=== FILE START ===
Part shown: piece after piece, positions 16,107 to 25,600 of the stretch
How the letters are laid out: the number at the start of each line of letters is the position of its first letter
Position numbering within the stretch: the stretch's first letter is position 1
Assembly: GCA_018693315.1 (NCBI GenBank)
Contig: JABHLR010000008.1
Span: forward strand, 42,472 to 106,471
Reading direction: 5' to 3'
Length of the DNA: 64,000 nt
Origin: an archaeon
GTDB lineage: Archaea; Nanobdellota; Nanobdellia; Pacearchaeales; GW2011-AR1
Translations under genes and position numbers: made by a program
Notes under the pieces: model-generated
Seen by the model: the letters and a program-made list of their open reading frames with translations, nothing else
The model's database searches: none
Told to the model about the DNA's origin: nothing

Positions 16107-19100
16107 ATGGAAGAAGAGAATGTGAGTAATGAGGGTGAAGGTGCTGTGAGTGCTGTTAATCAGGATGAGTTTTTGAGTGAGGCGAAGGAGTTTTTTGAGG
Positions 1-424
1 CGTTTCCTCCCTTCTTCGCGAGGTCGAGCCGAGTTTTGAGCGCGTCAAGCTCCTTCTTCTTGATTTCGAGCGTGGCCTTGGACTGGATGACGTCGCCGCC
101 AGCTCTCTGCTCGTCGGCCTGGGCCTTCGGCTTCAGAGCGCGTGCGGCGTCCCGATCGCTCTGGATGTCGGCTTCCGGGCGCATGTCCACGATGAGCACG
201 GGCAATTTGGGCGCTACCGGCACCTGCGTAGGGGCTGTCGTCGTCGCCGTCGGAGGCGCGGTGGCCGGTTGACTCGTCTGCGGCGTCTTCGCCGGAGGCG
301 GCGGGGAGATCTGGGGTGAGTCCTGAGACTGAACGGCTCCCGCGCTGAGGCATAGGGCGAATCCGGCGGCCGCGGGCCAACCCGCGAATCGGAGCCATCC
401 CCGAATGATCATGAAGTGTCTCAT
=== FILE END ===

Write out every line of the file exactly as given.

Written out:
Part shown: piece after piece, positions 16,107 to 25,600 of the stretch
How the letters are laid out: the number at the start of each line of letters is the position of its first letter
Position numbering within the stretch: the stretch's first letter is position 1
Assembly: GCA_018693315.1 (NCBI GenBank)
Contig: JABHLR010000008.1
Span: forward strand, 42,472 to 106,471
Reading direction: 5' to 3'
Length of the DNA: 64,000 nt
Origin: an archaeon
GTDB lineage: Archaea; Nanobdellota; Nanobdellia; Pacearchaeales; GW2011-AR1
Translations under genes and position numbers: made by a program
Notes under the pieces: model-generated
Seen by the model: the letters and a program-made list of their open reading frames with translations, nothing else
The model's database searches: none
Told to the model about the DNA's origin: nothing

Positions 16107-19100
16107 ATGGAAGAAGAGAATGTGAGTAATGAGGGTGAAGGTGCTGTGAGTGCTGTTAATCAGGATGAGTTTTTGAGTGAGGCGAAGGAGTTTTTTGAGG
Positions 1-424
1 CGTTTCCTCCCTTCTTCGCGAGGTCGAGCCGAGTTTTGAGCGCGTCAAGCTCCTTCTTCTTGATTTCGAGCGTGGCCTTGGACTGGATGACGTCGCCGCC
101 AGCTCTCTGCTCGTCGGCCTGGGCCTTCGGCTTCAGAGCGCGTGCGGCGTCCCGATCGCTCTGGATGTCGGCTTCCGGGCGCATGTCCACGATGAGCACG
201 GGCAATTTGGGCGCTACCGGCACCTGCGTAGGGGCTGTCGTCGTCGCCGTCGGAGGCGCGGTGGCCGGTTGACTCGTCTGCGGCGTCTTCGCCGGAGGCG
301 GCGGGGAGATCTGGGGTGAGTCCTGAGACTGAACGGCTCCCGCGCTGAGGCATAGGGCGAATCCGGCGGCCGCGGGCCAACCCGCGAATCGGAGCCATCC
401 CCGAATGATCATGAAGTGTCTCAT